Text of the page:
I heartily agree with the comment in Gary Rosenblatt’s column, “Why I Don’t Share Beinart’s Pessimism” (Dec. 10) that our schools have neglected to transmit the narrative of the miraculous modern -day triumph “to be a free people in our land.”
I have been active in Israel education for many years, having written a Zionism curriculum “For the Sake of Zion: A Curriculum of Israel Studies” (Third edition, Jewish Agency For Israel: 2010) and served as a JAFI Education Department shaliach (emissary) in greater New York and currently completing a doctorate in Israel education.
It never ceases to amaze me that, in the words of Rabbi Jonathan Sacks, “our children know about the Holocaust, about how Jews died, not how they live. They know about Israel, but that is somewhere else, not here.”
Most mainstream Zionist day schools in greater New York do not even have a separate “Zionist/Israel studies” program for their students (with notable exceptions, such as HAFTR and the Yeshivah of Flatbush). So, it should not be surprising that once Jewish students leave the protective bubble of school, home or intimate social group and enter the “real world” of a mixed college campus, sometimes hostile to Jews and Zionism, they often find themselves uncomfortable, on the defensive and unable to speak about Israel, in part, because they lack the passion for Zion.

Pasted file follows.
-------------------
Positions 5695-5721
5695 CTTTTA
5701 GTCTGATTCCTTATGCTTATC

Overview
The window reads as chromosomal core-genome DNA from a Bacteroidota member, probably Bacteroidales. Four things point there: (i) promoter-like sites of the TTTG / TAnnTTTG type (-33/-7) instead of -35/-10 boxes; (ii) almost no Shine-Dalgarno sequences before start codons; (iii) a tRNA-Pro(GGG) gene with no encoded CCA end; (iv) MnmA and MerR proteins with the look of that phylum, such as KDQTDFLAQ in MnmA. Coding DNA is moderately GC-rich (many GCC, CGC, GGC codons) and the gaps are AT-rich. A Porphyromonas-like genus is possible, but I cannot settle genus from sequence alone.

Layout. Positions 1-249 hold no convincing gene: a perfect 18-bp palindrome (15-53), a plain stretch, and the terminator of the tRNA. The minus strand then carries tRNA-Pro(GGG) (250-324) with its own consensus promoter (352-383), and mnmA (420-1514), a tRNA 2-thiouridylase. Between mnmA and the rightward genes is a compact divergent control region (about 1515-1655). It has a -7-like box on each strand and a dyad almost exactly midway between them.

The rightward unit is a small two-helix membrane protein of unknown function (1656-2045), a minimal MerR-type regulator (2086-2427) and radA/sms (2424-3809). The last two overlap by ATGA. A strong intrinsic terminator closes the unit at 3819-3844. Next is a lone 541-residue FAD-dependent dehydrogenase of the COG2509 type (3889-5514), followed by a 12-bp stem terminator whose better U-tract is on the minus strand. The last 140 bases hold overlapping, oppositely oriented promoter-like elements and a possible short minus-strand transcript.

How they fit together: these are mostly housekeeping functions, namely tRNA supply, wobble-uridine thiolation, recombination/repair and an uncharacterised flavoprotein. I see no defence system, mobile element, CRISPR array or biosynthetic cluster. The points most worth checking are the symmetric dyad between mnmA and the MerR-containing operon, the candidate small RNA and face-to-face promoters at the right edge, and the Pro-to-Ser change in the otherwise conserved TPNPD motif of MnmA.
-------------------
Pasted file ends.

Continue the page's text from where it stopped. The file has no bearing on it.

In order to respond effectively, with a sense of self-respect and to be proactive, students need a sense of commitment and pride, as well as knowledge and tools. This will only come about if our day schools realize the vital importance of providing a strong curricular foundation for the understanding of Zionist history, Zionist ideology and the State of Israel. Also, it is important to acknowledge that with all of Israel’s incredible successes in many fields since its creation, there are issues that Israel continues to grapple with.